Our goal with all the poultry is to day range, whereby we let the birds do their bird thing, wandering around their section of the property during the safer daylight hours, free to forage for grass, eat grubs and bugs and other assorted natural goodies, poop all over the place and scratch it back into the ground as fertilizer, and generally act like birds instead of zoo captives.
The upsides are a plenty:
1. We think it’s more humane. The chickens get to act like chickens, pecking and scratching. The guineas have enough space to really fly around. The ducks and geese can get their fill of pond-side greenery.
2. The birds get more variety in their diet beyond their grain-based feed, so their eggs are tastier for us (and have that tell-tale dark almost burnt orange yolk). There’s also supposed to be some science saying that pasture-raised birds lay eggs higher in brain-building omega-3 fatty acids, but I’m too lazy to provide you with a link.
3. All this foraging means the birds eat less feed, which saves us money. Also on the budget front, their homes don’t get dirty as quickly when they spend their days outside, so we don’t have to clean out their houses as often or pay to replace their hay as often. Also, pasture-raised birds are said to get sick less often (as they aren’t just pecking around on ground they’ve all been pooping over), so hopefully we won’t lose any birds to disease.
4. My personal favorite, this place just feels more like a farm when there are chickens in the pasture, and ducks and geese wandering the front yard.
There are also downsides, the biggest one being day ranged birds are more vulnerable to predators (hence Scout). The other biggie we’ve found this past week is that it’s kind of a pain in the ass to round up birds each evening, something that has not been aided by the Fall Back of daylight savings, meaning I don’t get home until past dusk so poor Will is left chasing guineas around their enclosure in the dark.
Here’s how it’s going so far:
Chickens: You guys rock. Once the frost melts, Will opens up the hoop house and the ladies hop outside and start exploring. We have a “yard” fenced for them a la electrified poultry netting since they are our most vulnerable birds (still relatively small and not so good in the flying department). Some of the hens can still fit through the holes of the netting and slip outside into the wide wide world, but so far they keep coming back. And, as long as Will waits until the sun starts to set before heading back to the hoop house, everyone puts themselves away, hanging out on the roost when the doors get closed for the night. Easy!
Ducks and Geese: The ducks get locked up in their house at night, which doesn’t have food or water in it, so they are the very first chore every morning. Once Will opens the doors and refills their water and food, he leaves the gate to their yard open and the geese and ducks eventually end up wandering our front lawn. The geese look like they are duck shepherds, waddling tall as the quacks scurry about. Sometimes the ducks and geese will put themselves back in their yard, but often it involves some chasing. It still beats the days when we’d have to catch the ducks and toss them in their house (they put themselves into their house at night, finally!), but it’s not as easy as the chickens, or when we just kept everyone in the yard.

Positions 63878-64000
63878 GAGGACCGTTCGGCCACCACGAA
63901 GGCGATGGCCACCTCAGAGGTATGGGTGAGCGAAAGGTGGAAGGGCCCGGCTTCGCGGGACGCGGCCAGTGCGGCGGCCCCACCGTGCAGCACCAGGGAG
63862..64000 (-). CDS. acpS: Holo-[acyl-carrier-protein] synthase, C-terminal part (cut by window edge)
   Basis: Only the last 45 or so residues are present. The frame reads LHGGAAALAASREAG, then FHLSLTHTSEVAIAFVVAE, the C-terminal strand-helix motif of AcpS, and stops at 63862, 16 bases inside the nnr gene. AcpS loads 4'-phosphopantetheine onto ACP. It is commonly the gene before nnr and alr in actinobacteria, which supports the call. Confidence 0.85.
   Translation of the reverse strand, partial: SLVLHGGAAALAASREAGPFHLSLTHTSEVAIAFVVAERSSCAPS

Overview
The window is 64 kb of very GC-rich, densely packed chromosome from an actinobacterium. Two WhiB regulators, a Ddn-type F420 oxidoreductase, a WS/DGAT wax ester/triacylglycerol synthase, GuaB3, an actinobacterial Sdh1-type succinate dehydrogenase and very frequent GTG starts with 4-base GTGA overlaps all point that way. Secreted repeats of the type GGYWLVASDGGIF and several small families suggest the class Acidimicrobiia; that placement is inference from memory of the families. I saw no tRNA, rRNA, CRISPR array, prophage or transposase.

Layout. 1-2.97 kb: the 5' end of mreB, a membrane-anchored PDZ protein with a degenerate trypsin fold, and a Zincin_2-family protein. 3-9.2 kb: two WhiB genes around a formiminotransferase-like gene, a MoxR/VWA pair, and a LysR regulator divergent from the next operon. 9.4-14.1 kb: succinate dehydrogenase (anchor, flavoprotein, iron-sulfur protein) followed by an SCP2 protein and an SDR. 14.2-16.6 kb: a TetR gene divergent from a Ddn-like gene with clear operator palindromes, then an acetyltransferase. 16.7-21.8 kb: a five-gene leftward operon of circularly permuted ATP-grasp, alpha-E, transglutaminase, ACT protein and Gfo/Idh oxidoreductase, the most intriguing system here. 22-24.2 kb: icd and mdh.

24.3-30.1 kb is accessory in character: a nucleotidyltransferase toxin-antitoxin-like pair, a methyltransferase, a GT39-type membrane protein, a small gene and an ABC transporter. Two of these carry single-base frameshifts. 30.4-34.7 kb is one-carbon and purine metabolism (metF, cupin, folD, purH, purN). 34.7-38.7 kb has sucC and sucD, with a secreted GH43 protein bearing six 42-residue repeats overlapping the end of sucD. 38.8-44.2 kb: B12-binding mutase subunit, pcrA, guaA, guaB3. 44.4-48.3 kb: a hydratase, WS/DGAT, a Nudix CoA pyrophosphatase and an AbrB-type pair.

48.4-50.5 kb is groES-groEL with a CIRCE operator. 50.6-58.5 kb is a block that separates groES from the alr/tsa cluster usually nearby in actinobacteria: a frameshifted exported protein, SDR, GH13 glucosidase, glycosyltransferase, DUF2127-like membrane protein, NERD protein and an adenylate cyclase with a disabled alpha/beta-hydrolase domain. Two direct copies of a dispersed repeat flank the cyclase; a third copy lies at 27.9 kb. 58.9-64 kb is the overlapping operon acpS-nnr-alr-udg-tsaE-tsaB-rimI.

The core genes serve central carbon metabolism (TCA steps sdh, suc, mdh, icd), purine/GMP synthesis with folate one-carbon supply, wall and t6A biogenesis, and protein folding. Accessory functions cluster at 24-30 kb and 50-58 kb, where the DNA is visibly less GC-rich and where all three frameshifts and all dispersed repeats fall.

Guineas: These birds are a whole different ballgame. As you may recall, we had a jail break when we first moved the guineas to their current enclosure in the lower yard, so we’ve been pretty gun-shy about letting these birds loose. While flipping through a copy of Gardening with Guineas trying to determine how big a house we need to build them, Will read something about starting to day range your birds around six weeks. Yeah, ours are eleven weeks old. Opps. So the next morning during chores, we head down to their enclosure and leave the door open, waiting for a mass exodus. Within minutes, all 15 birds are perched on the bottom wooden strip of the doorway, careening their heads around, but not a single one would venture across the threshold. Not one bird left that first day.
On the second day, the door was again left open, and by around 4 PM all the birds were outside the enclosure. They explored for about a half hour and were back home. Sweet! The third day, not so much. They left earlier in the morning and spent most of the day outside, popping back in during the late afternoon to snack on some feed. They again headed outside, and outside they stayed. At dusk, Will tried to herd them back, but that devolved into a twenty minute chase where the guineas would run along the railroad ties lining their enclosure, only to go wide just as they reached the side with the door, making it completely impossible for Will to chase them anywhere but back around again. He gave up when all the birds took flight and proceeded to roost on top of their enclosure. And that’s where they slept, with Will muttering all night something about what do I care if we don’t have any guineas left tomorrow.
Again, are you seeing why most farms don’t raise these birds?
Since that night we’ve had two nights where they made it back inside and one where they again opted for the penthouse. So yes, day ranging in this case is decidedly more difficult for us. Of course, the whole reason we have guineas is so they can eat bugs, so they won’t do us much good if we keep them locked up. Assuming we have any left come spring.
Overall, I’d call day ranging a tentative success.